The structure of Romani
Romani dialects differ in their structure. It is therefore difficult to provide a brief structural characterisation taking into account the full dialect variation.
For a brief structural overview of Romani, download Matras’ description of the language for Encyclopedia of Languages and Linguistics, or download Matras’ description of the Parakalamos Romani dialect, as an example of a concise description of an individual Romani dialect. For a comparative overview of Romani dialects, see Matras’s (2002) book Romani: A linguistic introduction.
The present section provides a reconstructed overview of Early Romani, the forerunner of the present-day dialects of Romani. The description is based on chapter 5 of Elšík, Viktor & Matras, Yaron, Markedness and language change: The Romani sample, Berlin: Mouton de Gruyter, 2006.
The purpose of this outline is to survey the structures that constituted the point of departure for the variation which we find today among the varieties of the language. Early Romani is not attested, and one must rely on dialect comparison as well as on comparisons with other Indo-Aryan languages in order to identify archaic structures among those that are still in existence, and postulate possible forerunner forms. The comparative method has been applied in such a way for Romani since the late 19th century (cf. discussion in Matras 2002, Ch. 3), and has in recent years experienced a revival in the modern context of Romani dialectology and typology (cf. Matras, Bakker & Kyuchukov 1997, Elšík & Matras 2000, Matras 2002). We refer to this work for the detailed arguments, and limit ourselves here to a presentation of what we consider to be reasonable outcomes of reconstruction scenarios.
We define Early Romani (ER) as the latest stage in the history of the language prior to the dispersion of Romani-speaking population groups throughout Europe and the consequent split into dialects and dialect families (see also Matras 2002). Despite the absence of any documentation or even attestation, we have both linguistic and extralinguistic clues concerning the time and location where ER was spoken. The earliest documentary evidence of an expansion of the Romani population into the northern Balkans, and beyond that, into central Europe, dates from the late fourteenth century (cf Fraser 1992 for a useful overview). A strong Greek element is shared by all dialects of Romani. It includes lexical vocabulary, grammatical vocabulary (function words, including numerals, indefinite pronouns, particles and adverbs of time and phase), derivational morphology, and patterns of syntactic typology that are most likely to have emerged in contact with Greek (such as the formation of relative clauses, a preposed definite article, verb-medial word order, and a split between factual and non-factual complementisers). The most striking evidence of Greek influence is, however, the incorporation of Greek nominal inflectional class markers (for subject-case nouns and adjectives) and of Greek verb inflection class markers (including tense-aspect marking, participial inflections, and marginally also subject concord inflections for the 3SG). All this points to the powerful influence of Greek, conditioned in all likelihood through a prolonged stay in Greek-speaking territory in Byzantium (see already Miklosich 1872-1880: III). This makes it convenient to define ER as the period during which Romani was in contact with Greek, prior to the decline of Byzantium and the beginning Romani migrations out of the Balkans and the subsequent split into isolated dialects.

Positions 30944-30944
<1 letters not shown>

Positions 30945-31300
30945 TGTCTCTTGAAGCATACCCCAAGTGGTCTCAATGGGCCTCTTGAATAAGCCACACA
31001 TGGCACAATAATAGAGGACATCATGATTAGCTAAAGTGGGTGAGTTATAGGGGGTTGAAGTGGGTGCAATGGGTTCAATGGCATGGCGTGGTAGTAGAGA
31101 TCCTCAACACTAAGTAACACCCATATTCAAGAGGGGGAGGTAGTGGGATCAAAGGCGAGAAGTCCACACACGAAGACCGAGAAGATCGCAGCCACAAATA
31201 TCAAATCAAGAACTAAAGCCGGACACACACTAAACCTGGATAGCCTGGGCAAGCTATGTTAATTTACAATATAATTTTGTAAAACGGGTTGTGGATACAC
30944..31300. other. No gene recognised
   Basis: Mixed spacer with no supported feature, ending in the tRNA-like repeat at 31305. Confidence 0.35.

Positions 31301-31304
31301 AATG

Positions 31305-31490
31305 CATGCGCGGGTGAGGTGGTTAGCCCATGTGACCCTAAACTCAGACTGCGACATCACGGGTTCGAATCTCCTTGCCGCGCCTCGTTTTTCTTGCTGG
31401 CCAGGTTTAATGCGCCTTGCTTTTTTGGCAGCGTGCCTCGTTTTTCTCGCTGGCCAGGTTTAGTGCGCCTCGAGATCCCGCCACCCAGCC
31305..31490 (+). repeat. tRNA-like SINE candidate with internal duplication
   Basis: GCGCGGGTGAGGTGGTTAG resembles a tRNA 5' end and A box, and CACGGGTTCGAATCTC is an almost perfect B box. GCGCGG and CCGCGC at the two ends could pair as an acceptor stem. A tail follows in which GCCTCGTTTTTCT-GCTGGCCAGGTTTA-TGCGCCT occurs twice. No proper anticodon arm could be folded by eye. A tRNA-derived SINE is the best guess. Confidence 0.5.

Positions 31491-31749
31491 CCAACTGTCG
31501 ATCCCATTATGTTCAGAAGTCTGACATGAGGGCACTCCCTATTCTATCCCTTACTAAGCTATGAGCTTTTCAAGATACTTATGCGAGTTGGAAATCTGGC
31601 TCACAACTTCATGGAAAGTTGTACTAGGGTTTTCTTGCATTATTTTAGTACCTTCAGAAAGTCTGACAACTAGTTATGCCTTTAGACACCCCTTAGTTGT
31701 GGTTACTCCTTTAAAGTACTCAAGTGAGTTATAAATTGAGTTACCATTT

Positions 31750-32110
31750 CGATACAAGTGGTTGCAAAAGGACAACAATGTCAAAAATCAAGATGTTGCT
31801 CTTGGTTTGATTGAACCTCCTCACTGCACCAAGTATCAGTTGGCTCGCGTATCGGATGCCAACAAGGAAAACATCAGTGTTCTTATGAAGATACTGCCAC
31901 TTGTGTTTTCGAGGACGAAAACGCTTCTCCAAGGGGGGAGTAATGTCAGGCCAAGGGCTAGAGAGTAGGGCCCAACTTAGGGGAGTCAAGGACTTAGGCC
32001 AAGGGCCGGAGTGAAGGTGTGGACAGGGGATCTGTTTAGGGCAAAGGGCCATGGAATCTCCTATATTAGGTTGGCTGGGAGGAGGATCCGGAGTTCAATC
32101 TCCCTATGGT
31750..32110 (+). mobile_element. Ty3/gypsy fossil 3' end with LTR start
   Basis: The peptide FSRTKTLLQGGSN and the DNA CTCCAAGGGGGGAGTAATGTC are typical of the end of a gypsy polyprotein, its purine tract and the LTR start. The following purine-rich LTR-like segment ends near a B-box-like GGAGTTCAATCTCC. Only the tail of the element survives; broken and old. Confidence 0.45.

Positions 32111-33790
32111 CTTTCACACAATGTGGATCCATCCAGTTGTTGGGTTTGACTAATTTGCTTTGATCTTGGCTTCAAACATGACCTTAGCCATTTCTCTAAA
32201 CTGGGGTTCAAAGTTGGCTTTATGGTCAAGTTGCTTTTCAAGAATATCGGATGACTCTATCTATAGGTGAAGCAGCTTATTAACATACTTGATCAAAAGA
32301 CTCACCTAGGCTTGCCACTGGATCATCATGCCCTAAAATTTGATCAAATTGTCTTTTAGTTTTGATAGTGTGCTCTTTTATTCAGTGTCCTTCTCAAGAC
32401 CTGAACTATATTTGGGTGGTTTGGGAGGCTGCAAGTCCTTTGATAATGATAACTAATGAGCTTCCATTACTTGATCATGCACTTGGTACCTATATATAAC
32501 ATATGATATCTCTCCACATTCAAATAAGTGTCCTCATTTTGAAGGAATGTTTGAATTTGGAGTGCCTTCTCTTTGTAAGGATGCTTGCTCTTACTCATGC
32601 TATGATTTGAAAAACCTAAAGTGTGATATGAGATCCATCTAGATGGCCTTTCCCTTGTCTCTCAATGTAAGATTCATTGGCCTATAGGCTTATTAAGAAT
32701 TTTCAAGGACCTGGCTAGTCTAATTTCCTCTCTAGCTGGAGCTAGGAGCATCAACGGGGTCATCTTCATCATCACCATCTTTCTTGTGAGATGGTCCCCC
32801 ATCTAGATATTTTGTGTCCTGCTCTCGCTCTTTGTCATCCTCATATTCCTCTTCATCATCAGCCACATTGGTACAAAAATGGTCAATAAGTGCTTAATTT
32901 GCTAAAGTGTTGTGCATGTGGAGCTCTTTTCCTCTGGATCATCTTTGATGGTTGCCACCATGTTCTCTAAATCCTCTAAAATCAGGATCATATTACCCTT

As for the location of ER, one should bear in mind that Byzantium of the tenth-fourteenth century did not overlap with today’s Greek-speaking area, but stretched as far as Anatolia and beyond; indeed Greek was spoken in Anatolia until the first decades of the twentieth century. This detail is sometimes overlooked in discussions of Romani history, but it could be crucial toward an understanding of the time line of Romani migrations westwards from India, and how this time line can be reconciled with linguistic evidence. Conventionally, the presence of Iranian and Armenian loans in Romani is taken as evidence of prolonged settlement periods in Iran and Armenia. For the latter, the present-day Armenian Republic north of the Ararat is often taken as the point of reference, and migration routes are pictured as having led north from Iran to Armenia, then south again along the Black Sea coast, to present-day Greece. But in tenth-century East Anatolia, Roma would have had speakers of Greek, Armenian, and Iranian languages (such as Kurdish, but possibly also Persian contacts) as their neighbours. It may therefore be quite difficult to draw a clear-cut distinction between Romani in contact with western Asian languages, and Romani in contact with Greek, and there could well have been a period of overlap, and so possibly also a rapid, rather than gradual migration from India to Byzantium.